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(Daemon #1)

4.14  ·  Rating details ·  44,543 ratings  ·  3,168 reviews
A high-tech thriller for the wireless age that explores the unthinkable consequences of a computer program running without human control—a daemon—designed to dismantle society and bring about a new world order

Technology controls almost everything in our modern-day world, from remote entry on our cars to access to our homes, from the flight controls of our airplanes to the
Mass Market Paperback, 632 pages
Published December 29th 2009 by Signet (first published December 1st 2006)
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Rebecca Erickson NOT AGE APPROPRIATE. I know this is old but just in case someone else is also interested in this question: this book has a very slowly described gang-…moreNOT AGE APPROPRIATE. I know this is old but just in case someone else is also interested in this question: this book has a very slowly described gang-rape of a minor after being drugged scene (from the pov of the rapist who is very positive about it) on the first few chapters that is absolutely disturbing and I wouldn't recommend for anyone to read, let alone young people.(less)
Mark Petry Interesting coincidence, I just finished Brad Thor's Act of War. Then a friend of mine, when I asked to recommend a book, suggested Daemon. I'm 100 pa…moreInteresting coincidence, I just finished Brad Thor's Act of War. Then a friend of mine, when I asked to recommend a book, suggested Daemon. I'm 100 pages in and I do like it. I wasn't that impressed with Act of War either. I write suspense thrillers so I'll pick up books in that genre, not sure why I bother with Thor. I've read four of his books, and I can honestly say as I go through my read books on Goodreads, I can't remember anything about any of the four.(less)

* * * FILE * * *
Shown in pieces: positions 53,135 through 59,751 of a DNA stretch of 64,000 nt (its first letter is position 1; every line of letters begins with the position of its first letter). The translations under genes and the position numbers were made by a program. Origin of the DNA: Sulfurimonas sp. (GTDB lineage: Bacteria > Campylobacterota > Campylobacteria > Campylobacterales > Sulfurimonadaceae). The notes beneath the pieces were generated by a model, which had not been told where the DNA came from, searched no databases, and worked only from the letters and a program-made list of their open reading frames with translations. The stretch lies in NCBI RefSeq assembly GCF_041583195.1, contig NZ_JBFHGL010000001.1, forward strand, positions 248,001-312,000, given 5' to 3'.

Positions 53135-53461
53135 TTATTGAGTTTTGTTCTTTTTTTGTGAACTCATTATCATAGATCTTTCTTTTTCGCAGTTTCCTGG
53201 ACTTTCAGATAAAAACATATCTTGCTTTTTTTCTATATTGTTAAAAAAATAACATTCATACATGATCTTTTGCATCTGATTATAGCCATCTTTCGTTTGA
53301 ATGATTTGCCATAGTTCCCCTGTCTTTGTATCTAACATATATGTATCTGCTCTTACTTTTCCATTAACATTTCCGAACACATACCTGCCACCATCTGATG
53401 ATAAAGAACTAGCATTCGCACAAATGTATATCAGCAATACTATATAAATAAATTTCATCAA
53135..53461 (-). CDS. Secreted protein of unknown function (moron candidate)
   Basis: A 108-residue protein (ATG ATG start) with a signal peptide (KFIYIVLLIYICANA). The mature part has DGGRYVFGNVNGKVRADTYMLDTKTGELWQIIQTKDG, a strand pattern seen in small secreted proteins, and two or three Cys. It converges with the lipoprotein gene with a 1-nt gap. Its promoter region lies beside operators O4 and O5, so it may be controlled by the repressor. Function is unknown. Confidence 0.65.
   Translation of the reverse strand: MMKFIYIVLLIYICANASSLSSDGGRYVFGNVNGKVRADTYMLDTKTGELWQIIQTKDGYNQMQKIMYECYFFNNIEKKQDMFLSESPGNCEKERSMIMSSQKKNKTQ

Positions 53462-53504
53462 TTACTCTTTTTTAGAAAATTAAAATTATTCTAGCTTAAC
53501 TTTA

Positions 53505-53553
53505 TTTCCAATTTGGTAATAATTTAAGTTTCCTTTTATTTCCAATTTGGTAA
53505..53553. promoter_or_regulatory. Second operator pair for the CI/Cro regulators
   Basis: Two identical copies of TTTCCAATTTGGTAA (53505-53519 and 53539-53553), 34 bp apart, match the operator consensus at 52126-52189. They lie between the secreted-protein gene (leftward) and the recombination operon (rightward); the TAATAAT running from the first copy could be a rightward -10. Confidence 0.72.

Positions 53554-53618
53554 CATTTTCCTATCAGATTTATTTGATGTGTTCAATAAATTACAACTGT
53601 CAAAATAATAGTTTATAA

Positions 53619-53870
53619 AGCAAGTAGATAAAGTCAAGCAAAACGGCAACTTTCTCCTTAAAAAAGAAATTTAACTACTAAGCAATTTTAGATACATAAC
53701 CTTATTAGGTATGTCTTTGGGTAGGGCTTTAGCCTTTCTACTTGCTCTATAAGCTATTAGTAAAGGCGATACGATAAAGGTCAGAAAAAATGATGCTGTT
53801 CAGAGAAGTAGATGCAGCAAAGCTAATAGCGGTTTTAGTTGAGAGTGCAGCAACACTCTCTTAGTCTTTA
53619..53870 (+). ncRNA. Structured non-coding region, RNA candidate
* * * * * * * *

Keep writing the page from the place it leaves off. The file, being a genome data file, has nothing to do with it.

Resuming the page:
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Mario the lone bookwolf
Mar 07, 2018 rated it it was amazing
Shelves: suarez-daniel
Virtual reality gone bad by avatar NPC characters taking their job far too seriously described by one of Jules Vernes´ most stunning inheritors.

Some Sci-Fi has the potential to become the continuation of the 20th century (and rarely 19th century) authors predicting the future and as always, it´s more a question of if and not when, I should stop saying that so often to avoid redundancy, but meh. In contrast to Sci-Fi genres dealing with possible, but not certain or probable scenarios, this new ge
Kevin Kelsey
Oct 27, 2017 rated it liked it
Shelves: read-2017
Thrillers are like fluffy white bread, or buttery popcorn and I’ve come to expect certain things from them: short, clipped prose, casual (and sometimes overt) misogyny, one dimensional characters, some sort of mystery element, cheesy dialogue, comic mustache twirling villains, and military/police/government/technical jargon masquerading as complexity. Daemon delivers on all of these fronts, for better or worse, but it also brings an absolutely huge, entertaining story along with the tropes, and ...more
Hugh Howey
Sep 12, 2009 rated it it was amazing  ·  review of another edition

Daniel Suarez's Daemon is an amazing story. And I'm not talking about the actual plot; for that, the word "Amazing" would not suffice. No, I am referring to the incredible series of events which are leading up to its publication and release on January 8th.

After writing Daemon back in 2004, Suarez faced the uphill battle common to many first-time authors. Unable to find a buyer, yet confident of the quality of his work, he decided to self-publish. Using print-on-demand, Suarez pumped out a few do
Mar 05, 2009 rated it did not like it  ·  review of another edition
Awful. "Daemon" suffers from all the usual pitfalls of the first novel: unoriginal premise, wooden dialogue, melodramatic action, clumsy exposition, sloppy resolution, inconsequential subplotting. When the author tries to be witty, he comes off as conceited; when he tries to impress with his tech-savvy, he sounds as if he's quoting from "Popular Science" magazine. This was the worst book I've read in a while, and I'm not sure whether I want Daniel Suarez to stop writing altogether, or give him c ...more
Jul 27, 2016 rated it really liked it
Very smart, very cool.

Daniel Suarez’ 2006 novel Daemon was a pistol hot cup of rhyme, a mix of Ready Player One, Age of Ultron, The Matrix and Left Behind (without the overt theology). But whereas Ernest Cline’s 2012 book was charismatic and kooky with the 80s trivia, Suarez’ work is dark and at times disturbing; it hums and growls with a dark net underground magnetism.